Months after striking SHP2 deal with AbbVie, Jacobio pulls in $174M+ from Hong Kong IPO
The seasoned crew at Jacobio has raised $174.1 million on its HKEX debut, fuelling a pipeline anchored by two AbbVie-partnered allosteric SHP2 inhibitors.
It’s significantly less than what the biotech was rumored to be seeking back in August — Bloomberg’s sources said it could be as much as $400 million — but Qiming, which has backed the biotech since its Series A, was happy about how it went from founding to IPO in just five years. At 12.34%, Qiming owned the largest chunk of stock in Jacobio.
Jacobio has positioned itself firmly within an emerging group of Chinese upstarts with the lofty ambition to only develop in-house drugs that are first-in-class across the globe. That means no in-licensing and no me-too or me-better products — the two strategies that many of its better-known counterparts were built on.
The top team comprises CEO Yinxiang Wang, R&D chief Shaojing Hu and president of administration Jiessie Wang. The trio worked together at Betta Pharma, a Shenzhen-listed biotech that developed and now markets an epidermal growth factor receptor inhibitor called icotinib.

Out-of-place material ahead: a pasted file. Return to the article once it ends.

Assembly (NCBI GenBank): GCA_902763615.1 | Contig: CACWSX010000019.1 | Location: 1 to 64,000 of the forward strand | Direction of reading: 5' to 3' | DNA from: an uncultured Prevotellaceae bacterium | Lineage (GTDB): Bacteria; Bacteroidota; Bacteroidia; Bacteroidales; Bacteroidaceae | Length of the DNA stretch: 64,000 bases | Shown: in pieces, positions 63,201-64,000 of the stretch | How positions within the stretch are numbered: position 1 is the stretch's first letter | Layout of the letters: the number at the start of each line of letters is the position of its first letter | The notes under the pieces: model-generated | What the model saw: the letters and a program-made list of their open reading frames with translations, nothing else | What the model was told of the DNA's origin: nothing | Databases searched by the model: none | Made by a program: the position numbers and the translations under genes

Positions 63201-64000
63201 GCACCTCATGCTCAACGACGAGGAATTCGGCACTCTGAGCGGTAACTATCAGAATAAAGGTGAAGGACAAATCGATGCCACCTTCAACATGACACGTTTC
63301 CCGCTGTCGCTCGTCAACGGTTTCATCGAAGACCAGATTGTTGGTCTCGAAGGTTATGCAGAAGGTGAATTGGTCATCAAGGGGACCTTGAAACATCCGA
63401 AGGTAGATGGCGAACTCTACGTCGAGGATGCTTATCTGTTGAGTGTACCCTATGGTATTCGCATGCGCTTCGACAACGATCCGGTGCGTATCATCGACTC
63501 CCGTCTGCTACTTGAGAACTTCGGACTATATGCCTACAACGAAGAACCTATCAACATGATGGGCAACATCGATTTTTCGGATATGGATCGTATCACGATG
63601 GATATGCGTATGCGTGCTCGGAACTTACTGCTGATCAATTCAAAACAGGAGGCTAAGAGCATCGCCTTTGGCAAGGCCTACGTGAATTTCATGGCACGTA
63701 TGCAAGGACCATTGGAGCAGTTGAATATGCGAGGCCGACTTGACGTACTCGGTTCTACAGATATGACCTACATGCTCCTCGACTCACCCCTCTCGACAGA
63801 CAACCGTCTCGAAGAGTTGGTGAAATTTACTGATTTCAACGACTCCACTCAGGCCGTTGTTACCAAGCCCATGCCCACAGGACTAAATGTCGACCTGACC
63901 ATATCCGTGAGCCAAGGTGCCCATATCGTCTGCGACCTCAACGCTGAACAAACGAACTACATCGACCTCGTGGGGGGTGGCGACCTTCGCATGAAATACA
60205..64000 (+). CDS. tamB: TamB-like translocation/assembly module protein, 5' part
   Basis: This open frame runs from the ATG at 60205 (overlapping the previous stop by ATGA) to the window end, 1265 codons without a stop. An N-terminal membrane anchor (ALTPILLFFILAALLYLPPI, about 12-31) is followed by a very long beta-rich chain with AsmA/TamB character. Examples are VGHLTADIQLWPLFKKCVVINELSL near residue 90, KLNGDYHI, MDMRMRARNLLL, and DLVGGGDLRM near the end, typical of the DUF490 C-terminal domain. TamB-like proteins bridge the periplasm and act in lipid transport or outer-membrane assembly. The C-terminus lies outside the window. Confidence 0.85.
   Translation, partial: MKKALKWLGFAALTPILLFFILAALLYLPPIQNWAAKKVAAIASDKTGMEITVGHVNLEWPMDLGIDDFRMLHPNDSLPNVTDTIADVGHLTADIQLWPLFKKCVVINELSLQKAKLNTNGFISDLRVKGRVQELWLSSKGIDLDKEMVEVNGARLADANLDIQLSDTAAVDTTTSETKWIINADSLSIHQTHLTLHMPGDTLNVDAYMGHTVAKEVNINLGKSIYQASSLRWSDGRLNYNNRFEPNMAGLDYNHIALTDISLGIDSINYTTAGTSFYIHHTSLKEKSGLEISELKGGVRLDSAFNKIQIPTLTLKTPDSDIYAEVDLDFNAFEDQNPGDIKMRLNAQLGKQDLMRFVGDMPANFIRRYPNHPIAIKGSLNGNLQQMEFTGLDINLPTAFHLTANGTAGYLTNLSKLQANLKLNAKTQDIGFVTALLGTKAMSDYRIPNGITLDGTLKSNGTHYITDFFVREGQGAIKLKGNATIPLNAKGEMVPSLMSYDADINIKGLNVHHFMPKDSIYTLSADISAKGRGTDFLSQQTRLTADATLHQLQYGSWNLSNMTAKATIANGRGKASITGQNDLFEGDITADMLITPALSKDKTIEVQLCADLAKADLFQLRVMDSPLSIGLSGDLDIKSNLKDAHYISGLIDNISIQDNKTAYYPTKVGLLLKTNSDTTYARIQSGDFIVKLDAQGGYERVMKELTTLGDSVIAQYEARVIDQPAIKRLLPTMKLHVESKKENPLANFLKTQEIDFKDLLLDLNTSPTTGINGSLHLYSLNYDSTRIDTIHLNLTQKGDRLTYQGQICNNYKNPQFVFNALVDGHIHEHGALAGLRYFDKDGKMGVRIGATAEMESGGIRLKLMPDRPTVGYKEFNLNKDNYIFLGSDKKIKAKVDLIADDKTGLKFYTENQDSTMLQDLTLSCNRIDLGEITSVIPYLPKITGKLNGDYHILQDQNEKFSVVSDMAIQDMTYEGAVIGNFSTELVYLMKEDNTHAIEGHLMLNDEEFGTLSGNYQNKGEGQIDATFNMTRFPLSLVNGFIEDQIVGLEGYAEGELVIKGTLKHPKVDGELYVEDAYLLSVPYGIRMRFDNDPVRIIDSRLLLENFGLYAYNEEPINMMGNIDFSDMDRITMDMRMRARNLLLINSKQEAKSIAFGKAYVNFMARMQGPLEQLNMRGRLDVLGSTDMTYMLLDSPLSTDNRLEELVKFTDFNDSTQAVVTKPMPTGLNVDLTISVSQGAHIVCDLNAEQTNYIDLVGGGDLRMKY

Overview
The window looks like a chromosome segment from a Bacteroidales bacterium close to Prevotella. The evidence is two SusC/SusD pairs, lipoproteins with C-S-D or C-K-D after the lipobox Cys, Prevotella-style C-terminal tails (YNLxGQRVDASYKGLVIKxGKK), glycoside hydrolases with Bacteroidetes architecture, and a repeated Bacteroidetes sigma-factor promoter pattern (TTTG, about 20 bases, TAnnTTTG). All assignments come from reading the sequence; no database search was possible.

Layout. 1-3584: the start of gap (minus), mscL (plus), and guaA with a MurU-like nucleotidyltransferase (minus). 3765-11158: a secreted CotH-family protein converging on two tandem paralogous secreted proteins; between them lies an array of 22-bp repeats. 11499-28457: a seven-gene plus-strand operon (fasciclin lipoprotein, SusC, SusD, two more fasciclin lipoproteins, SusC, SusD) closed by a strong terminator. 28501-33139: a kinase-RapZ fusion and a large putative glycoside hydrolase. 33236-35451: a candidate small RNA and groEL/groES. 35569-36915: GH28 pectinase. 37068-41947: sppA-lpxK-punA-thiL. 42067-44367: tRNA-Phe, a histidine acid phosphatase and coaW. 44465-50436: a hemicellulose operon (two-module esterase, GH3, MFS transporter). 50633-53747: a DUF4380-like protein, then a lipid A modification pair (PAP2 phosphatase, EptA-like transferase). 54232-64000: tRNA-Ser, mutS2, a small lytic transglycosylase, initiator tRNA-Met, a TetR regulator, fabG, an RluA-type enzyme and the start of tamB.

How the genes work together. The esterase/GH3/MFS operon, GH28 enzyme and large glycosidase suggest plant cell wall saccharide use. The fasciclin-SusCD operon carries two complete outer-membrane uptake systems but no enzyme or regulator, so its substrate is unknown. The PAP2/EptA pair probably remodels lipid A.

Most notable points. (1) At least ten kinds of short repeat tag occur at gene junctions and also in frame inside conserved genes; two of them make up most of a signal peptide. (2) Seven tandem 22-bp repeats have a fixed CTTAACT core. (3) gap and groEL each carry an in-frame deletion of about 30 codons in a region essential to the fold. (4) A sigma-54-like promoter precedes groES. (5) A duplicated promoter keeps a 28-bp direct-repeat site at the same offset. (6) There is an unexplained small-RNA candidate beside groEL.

Like much of the industry, though, cancer and autoimmune disease loom large in the portfolio, with an additional focus on infectious diseases. To full flesh out the treatments, Jacobio has set up a subsidiary and a joint venture.
Aside from the SHP2 drugs, there’s also JAB-3068, which inhibits an enzyme believed to play a role in several blood cancers called PTPN11. The idea is that it can work downstream for PD-1 checkpoints and lift immunosuppression in the tumor microenvironment.
Other investors include Hillhouse, Lilly Asia Ventures and Taiwan’s Center Laboratories.